Taking this into consideration, there are positive and negative factors in the waterfall graph, but freight rates, particularly in the Asia-Europe trade, are expected to be slightly lower compared to the initial forecast.

On the other hand, based on the variable cost reductions in the first quarter, cost reductions will continue to be made, and this will be a positive factor.

Regarding liftings. The cargo volumes have unfortunately fallen below the initial forecast to the extent that sailings have been reduced. However, although it will be difficult to achieve the initial forecast figures, efforts are being made to make up for this by reducing operating expenses and variable expenses.

In addition, through the reduction of overhead costs, profit has been increased to $90 million in the revised forecast from $85 million in the initial forecast. Lastly, please turn to Page 21.

Regarding the progress in the specific profit improvement initiatives, I will briefly explain the status as of the end of the first quarter. First, as I have touched on several times, the cargo portfolio has been greatly changed from the legacy contracts of the original 3 shipping lines to the best contracts for ONE. This has had a major effect. And as indicated in the initial forecast, the effect has been secured during the contract phase and is calculated to have a contribution of about $190 million for the year. However, it is important to note that although a large number of contracts have been concluded, it is still necessary to actually receive the bookings, issue the Bills of Lading and secure the freight charges. This is being micromanaged day to day to ensure cargo volumes in accordance with the initially forecast contracts are received.

Also, product rationalization is already complete. And assuming the contract framework is actually operated from 1 year -- for 1 year, it is expected to result in improvements of $120 million and $75 million for a total improvement of $195 million. A major change was combining the services from Japan to the North America West Coast and Japan to Europe, and transforming them into a pendulum service.

In addition, larger container ships have been introduced on some of the routes. Also, the services from Japan to Southeast Asia that existed in the previous era of the 3 original shipping lines has been rationalized. This is -- this has involved actions such as combining parallel routes and introducing slightly larger ships.

Also, the independent feeder networks are being expanded to the extent possible. For example, while using a large ship to a wayport by working to reduce costs, it should be possible to reduce cost by a little under $200 million. Hereto, product rationalization is almost complete, and I feel it is likely the current framework will continue for the year. Regarding the optimization of the organization, the organization within ONE itself and the outside personnel expenses from the business process outsourcing, initiated by ONE that have swelled as a result of the teething problems are currently being assessed. This is expected to result in annual profit improvements of about $50 million. And although the process is still underway, efforts are being made to reduce costs.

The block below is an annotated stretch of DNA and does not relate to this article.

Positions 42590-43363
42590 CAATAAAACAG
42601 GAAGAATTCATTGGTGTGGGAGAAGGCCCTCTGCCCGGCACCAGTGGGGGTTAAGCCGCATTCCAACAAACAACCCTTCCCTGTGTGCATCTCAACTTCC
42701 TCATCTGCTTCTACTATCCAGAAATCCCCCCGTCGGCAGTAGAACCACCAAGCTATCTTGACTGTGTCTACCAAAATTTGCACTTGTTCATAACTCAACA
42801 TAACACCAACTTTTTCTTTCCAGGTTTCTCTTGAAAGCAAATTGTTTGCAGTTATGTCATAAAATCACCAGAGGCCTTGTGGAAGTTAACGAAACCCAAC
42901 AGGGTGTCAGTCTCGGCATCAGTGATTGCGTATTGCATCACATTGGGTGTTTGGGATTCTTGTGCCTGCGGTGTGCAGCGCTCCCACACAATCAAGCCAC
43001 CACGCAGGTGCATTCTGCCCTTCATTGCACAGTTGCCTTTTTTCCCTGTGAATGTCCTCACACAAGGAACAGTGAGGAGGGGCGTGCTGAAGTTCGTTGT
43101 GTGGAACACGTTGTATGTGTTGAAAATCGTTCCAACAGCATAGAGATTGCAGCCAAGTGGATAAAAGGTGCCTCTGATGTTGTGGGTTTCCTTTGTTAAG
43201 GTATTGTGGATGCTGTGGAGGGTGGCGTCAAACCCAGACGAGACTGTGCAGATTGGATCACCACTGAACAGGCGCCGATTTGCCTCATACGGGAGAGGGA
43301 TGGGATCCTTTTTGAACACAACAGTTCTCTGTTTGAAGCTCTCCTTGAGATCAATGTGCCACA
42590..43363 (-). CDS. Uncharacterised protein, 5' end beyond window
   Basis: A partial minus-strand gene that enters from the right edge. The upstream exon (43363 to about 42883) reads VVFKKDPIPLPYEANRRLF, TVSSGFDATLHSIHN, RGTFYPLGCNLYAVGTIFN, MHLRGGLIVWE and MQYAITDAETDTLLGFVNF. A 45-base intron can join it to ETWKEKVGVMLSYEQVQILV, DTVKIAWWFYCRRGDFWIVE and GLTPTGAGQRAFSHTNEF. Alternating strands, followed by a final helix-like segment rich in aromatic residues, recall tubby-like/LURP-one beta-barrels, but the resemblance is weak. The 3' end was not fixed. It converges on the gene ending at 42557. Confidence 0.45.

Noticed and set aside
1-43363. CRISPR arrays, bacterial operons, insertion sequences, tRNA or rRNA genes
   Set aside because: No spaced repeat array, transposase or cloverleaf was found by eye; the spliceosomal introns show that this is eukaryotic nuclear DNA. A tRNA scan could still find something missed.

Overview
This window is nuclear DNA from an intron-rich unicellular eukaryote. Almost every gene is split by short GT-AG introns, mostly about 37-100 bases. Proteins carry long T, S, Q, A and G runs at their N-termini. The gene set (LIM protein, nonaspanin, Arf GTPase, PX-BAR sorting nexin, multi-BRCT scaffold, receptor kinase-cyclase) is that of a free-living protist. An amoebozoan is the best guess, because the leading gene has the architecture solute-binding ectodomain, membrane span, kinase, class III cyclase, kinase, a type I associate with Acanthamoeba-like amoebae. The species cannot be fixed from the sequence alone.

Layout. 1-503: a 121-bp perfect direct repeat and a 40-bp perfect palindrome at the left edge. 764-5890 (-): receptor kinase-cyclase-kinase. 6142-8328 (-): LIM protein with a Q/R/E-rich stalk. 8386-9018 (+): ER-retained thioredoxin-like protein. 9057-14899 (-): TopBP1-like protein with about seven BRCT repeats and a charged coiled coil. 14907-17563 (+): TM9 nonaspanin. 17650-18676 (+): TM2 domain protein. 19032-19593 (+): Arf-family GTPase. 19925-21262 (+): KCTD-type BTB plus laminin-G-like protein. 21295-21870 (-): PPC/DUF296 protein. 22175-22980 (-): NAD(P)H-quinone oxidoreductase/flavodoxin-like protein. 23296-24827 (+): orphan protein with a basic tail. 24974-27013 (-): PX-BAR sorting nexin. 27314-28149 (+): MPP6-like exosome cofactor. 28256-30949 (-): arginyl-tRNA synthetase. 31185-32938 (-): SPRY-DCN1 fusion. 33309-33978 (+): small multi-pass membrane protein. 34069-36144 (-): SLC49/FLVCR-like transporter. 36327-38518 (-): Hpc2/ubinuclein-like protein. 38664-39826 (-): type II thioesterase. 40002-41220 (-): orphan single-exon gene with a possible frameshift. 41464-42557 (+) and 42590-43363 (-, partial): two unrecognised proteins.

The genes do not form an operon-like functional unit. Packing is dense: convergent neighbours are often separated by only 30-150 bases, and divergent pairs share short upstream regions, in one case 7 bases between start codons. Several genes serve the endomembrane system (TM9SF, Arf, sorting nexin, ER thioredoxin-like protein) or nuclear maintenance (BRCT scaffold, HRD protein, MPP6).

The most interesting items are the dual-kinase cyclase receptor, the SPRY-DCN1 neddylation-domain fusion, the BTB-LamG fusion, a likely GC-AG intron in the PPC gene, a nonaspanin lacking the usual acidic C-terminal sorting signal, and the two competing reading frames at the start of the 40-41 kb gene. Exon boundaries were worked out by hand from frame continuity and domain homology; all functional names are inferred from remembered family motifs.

Overall, concerning the realization of synergistic effects, efforts are being made to achieve the 96% figure for the second year as initially forecast. And through this, I believe it should be possible to achieve the profit forecast of $90 million.

Lastly, for MARPOL2020, which refers to the response to the low sulfur regulatory compliant fuel. ONE has already secured about 80% of the necessary regulatory compliant fuel and is moving to secure the full amount during the first half.

On the other hand, the company is also aiming to achieve the industry standard scrubber installation ratio, and preparations are underway to install scrubbers in the new large containerships. Also, concerning the BAF centered on the OBS that is received from customers, a certain level of understanding has been obtained and the quarterly BAF acceptance ratio was 31% in January to March.

However, this ratio -- this rate rose to 45% in April to June, and efforts are being made to increase it from 60% to 80% in October to December before ultimately achieving 100% from January 1.

Finally, regarding the transfer of the overseas terminals to the parent company. There is still variation in the plans and discussions are diligently being held. The situation is becoming extremely complicated, such as the existence of minority shareholders. But discussions will continue with the aim of quickly executing the transfer during fiscal 2019.

The last page shows the fleet structure. And as you can see, the ships being chartered from the parent companies are steadily being reduced. This ends my explanation of the results at ONE.